I did not want the time I spent with Bella to interfere with my work, so every day before I started my daily activities I went to see Bella; also at lunchtime I sat next to her enclosure eating my sandwiches. Sometimes Bella came to the fence, on other occasions she didn’t bother, totally not interested; it was all depending on her mood. After four days I noticed things were about to change! When I walked up, I could see she was already looking as if she was expecting me, then she rushed to the fence, pressing her head and body to it. It was at this moment I heard for the first time a lioness’ whuffs.  From that day on, she came every time at first sight. I never gave her anything to encourage her, no toys or food. I just sat there and talked to her in a low voice, full of emotional feelings.   I talked about George Adamson, Virginia and Bill. Sometimes it was as if they were all there.

Every day I may say, in all modesty, Bella seemed to enjoy my company more and more. I believe lions have a sense of telepathy and I think she really knew what I was trying to do. It seemed she sometimes wanted me to walk up and down the fence with her.  I didn’t know that but she stared at me, walking a few steps, coming back and starting again. I hesitated but started to follow, and there she went, taking me all the way down the fence-line and back again.  She then began to roll over on her back, again and again, as if she was pleased.  This rolling on her back she did every time I arrived to spend some time with her, and every time she got closer and closer to the fence. 

One day I was again sitting next to her on the other side of the fence during my lunch-break, when I heard something behind me. It was two of the bush pigs we had been warned about. I felt very uncomfortable but at once Bella stood up. She stalked the two bush pigs as she crouched to the ground, nature and instincts to the fore. The two bush pigs rushed off to my relief and Bella came back to me, rolling on her back with an expression on her face as if to say, ‘did I do alright?’  I felt so privileged by her affection and trust and thought what Virginia and Bill must have experienced, but on a much bigger scale with Henrietta and Girl, two of the ‘Born Free’ lionesses.

The days of our volunteering came to an end and on the last morning I went to Bella, after an absence of three days. I was afraid she would react differently but no, she rushed to the fence with such force, purring, whuffing, and I shivered deeply. She flung herself down, this time glued to the fence.  She lay closely, listening again to my stories. I stayed with her in that way for a full two hours, I didn’t feel my knees anymore, but I knew it would be the last time.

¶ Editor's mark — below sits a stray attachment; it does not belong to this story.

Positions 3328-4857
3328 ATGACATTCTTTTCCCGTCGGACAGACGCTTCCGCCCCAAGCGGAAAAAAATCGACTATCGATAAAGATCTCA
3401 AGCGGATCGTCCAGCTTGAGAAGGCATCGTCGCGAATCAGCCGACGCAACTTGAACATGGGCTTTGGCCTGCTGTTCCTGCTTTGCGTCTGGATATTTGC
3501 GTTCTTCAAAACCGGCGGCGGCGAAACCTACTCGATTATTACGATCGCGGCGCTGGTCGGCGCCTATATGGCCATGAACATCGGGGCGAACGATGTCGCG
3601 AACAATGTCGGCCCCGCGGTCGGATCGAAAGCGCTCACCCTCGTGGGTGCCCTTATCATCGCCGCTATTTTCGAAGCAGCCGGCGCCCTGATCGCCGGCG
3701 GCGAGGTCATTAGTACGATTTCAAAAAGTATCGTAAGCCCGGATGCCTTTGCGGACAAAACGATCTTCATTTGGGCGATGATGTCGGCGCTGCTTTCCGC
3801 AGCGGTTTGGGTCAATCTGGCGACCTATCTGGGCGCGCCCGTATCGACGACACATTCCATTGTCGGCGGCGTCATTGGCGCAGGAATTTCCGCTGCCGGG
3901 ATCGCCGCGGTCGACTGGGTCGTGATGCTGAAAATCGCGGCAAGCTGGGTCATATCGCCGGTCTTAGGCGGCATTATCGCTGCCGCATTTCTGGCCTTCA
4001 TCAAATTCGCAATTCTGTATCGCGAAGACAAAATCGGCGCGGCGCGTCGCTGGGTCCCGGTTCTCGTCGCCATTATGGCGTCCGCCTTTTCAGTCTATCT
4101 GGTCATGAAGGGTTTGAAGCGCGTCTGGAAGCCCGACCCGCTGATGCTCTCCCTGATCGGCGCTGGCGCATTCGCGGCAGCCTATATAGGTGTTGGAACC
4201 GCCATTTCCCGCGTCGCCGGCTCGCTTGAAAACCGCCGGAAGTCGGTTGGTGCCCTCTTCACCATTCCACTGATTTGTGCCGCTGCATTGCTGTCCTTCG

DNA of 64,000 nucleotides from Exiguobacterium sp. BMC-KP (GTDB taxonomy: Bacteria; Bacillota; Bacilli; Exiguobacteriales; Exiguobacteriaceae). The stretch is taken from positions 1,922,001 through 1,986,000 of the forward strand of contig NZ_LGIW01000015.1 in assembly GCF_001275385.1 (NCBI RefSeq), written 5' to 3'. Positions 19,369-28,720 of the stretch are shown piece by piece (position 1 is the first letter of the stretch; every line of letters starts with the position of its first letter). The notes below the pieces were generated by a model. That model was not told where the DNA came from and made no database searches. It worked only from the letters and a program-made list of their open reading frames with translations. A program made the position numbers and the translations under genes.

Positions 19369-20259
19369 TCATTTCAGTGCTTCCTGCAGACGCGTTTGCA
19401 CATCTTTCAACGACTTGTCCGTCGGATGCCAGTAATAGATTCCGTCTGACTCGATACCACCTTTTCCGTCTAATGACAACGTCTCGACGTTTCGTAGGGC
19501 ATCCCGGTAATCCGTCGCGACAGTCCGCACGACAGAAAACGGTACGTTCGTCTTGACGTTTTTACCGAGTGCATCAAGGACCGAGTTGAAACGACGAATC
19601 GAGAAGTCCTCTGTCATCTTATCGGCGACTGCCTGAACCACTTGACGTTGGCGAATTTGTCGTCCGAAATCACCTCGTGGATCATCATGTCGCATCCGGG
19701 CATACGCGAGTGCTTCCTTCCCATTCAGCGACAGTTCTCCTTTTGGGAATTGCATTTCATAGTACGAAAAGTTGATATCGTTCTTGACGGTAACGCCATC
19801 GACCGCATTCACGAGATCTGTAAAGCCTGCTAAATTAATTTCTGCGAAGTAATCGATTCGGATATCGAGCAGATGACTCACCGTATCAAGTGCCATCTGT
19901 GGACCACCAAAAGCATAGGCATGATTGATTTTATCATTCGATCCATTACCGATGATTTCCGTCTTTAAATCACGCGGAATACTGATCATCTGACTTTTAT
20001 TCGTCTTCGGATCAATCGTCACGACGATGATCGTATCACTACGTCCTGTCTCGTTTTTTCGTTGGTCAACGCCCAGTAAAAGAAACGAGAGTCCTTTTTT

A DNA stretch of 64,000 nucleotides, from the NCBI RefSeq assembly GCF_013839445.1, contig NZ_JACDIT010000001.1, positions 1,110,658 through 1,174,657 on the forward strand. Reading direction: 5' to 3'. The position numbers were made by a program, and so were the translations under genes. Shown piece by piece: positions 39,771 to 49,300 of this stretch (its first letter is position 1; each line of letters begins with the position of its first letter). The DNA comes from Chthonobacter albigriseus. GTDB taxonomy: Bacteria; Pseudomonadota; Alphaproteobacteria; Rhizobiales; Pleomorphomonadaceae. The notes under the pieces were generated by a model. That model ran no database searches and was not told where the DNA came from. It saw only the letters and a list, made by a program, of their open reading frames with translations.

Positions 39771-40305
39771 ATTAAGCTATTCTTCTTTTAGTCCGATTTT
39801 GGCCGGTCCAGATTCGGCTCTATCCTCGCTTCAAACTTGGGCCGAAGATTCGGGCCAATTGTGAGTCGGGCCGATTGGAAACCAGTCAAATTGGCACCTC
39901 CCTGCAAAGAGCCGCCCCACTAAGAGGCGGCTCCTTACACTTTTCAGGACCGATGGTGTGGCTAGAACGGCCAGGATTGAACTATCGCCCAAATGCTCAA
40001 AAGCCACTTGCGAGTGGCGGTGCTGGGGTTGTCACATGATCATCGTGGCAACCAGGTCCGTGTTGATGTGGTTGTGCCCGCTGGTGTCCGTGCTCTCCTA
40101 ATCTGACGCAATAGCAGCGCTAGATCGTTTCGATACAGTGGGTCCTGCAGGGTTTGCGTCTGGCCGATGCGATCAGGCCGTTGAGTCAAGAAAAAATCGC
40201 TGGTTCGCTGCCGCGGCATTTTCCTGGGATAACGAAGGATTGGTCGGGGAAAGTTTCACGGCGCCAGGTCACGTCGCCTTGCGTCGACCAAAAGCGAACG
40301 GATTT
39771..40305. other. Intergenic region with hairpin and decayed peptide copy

That afternoon it was time to say a final goodbye, but when I came to her enclosure she didn’t approach at all.  She lay there with an expression of great indifference. It was the first time she had done that and I was puzzled and upset. Again I thought of George Adamson when he wrote about their telepathy; did she know from what I had said earlier that day? I guess so, so I respected her attitude and feelings and walked away.  In the corner of my eye, I could see her watching as I went...

See a montage of photos of Bella in Romania and enjoying her new life at Lilongwe Wildlife Park.  This moving short film was compiled by Koen Van Sweeveldt

3rd June 2010

Djolien de Wit

Bella, the one-eyed lioness rescued from a Romanian zoo in March 2009, and now living at the Lilongwe Wildlife Centre in Malawi, has recently been enjoying the environmental enrichment ideas devised by volunteer and student, Djolien de Wit from Holland.  Djolien spent three months at the Centre working on some ideas for games for Bella.  In preparation she flew over everything but the kitchen sink, including a bright orange bowling ball, strong rope, essential lavender oil and vapour-rub and planned the activities over a number of weeks together with her Dutch colleagues and the Centre’s care team.  Thanks to their work Bella will have more fun and games in the future!  Djolien reports on some of the highlights:

The elephant droppings

The first game required elephant droppings which were transported from Kasungu National Park. With Bella safe in the other half of her enclosure the manure was put in little piles starting just in front of her night enclosure. The moment the wind turned and brought the smell towards her, she got up and curiously started walking towards the source. Knowing only the carers as her pride she shared her findings with the bystanders.  Rolling next to the piles, she grabbed it in her mouth and took it to the shade to roll in it some more. Soft roars and loud purring gave the impression she was having the time of her life...

Djolien de Wit

The bowling ball